What is New York’s Problem With MMA?

The State of New York has thousands of Martial Arts gyms, workout facilities and dojos that they license every year. So what is New York’s problem with MMA competition. One would think that they would be open to let those athletes compete but NO. Doesn’t it seem strange that parents are willing to pay for their children to learn about MMA and then ban it at the highest level. Forty-nine other states, Canada, Mexico and several other countries have legalized professional mixed martial arts and yet New York’s political hypocrisy lingers on.

There are signs in storefronts advertising MMA all over the state but good luck getting into a boxing gym. They are nowhere to be found. And yet boxing is legal. There seems to be a lot of interest in the sport but the “not in my backyard” attitude of legislators is baffling. Jon Jones is from New York for god’s sake. The state doesn’t even regulate amateur MMA events. So why do they balk at the notion of regulated professionals doing so? State legislators are obviously not interested in the safety of amateurs. Nothing is in place to regulate anyone from running a show in their own backyard. Anybody can do it. It is like the wild west.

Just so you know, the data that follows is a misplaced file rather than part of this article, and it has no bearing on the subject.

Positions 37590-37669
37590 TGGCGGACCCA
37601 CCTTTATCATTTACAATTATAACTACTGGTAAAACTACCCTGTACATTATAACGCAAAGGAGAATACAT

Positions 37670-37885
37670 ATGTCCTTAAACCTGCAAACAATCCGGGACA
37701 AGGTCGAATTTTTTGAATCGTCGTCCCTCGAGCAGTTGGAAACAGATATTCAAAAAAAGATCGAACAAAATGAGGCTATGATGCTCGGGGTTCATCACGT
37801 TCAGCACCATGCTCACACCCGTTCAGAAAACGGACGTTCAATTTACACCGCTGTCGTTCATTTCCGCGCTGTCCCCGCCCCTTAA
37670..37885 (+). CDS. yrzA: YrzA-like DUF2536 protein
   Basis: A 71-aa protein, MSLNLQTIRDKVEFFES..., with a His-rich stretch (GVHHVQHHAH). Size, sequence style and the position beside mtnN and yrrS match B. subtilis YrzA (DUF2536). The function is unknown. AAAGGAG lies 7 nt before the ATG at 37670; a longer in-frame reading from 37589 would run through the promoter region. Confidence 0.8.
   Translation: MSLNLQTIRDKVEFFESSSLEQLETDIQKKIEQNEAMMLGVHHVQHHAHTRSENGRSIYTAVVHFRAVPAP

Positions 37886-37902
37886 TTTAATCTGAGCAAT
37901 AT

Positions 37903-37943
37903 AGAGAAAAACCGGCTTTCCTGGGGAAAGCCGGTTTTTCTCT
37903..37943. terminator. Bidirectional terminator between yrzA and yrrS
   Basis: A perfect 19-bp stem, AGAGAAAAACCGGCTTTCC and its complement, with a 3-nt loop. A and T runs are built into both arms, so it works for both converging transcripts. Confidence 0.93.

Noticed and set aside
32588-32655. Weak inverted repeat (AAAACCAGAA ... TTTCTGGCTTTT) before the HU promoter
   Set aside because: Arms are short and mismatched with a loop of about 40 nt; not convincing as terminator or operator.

Legislators in New York are supposed to make intelligent decisions. All it takes is a shred of common sense and a calculator to see that too many politicians are interested more in serving their personal agendas and preserving their power than representing the people who voted for them. They continue to view mixed martial arts as an archaic blood sport. New York’s legislative leaders need to be as progressive as they claim to be in all other areas of their constitutes lives and get with public demand. Especially when one of the sports top stars is a woman’s rights advocate and an Olympic gold medal winner like Ronda Rousey.

It is ludicrous that this so-called progressive state is so far behind. The biggest aspects they are hurting are the fans, not to mention their own economy. It has been estimated that the economic impact from one show would be between $7 million and $10 million. When a UFC event comes to town, all the fighters, trainers and friends, UFC support staff and television production people need a place to stay. That alone equals about 600-plus nights in local hotels over five days. Add even more from fans who would spend the weekend while attending the event.

It makes no sense. C’mon New York, get over your severe case of rectal-cranial inversion…

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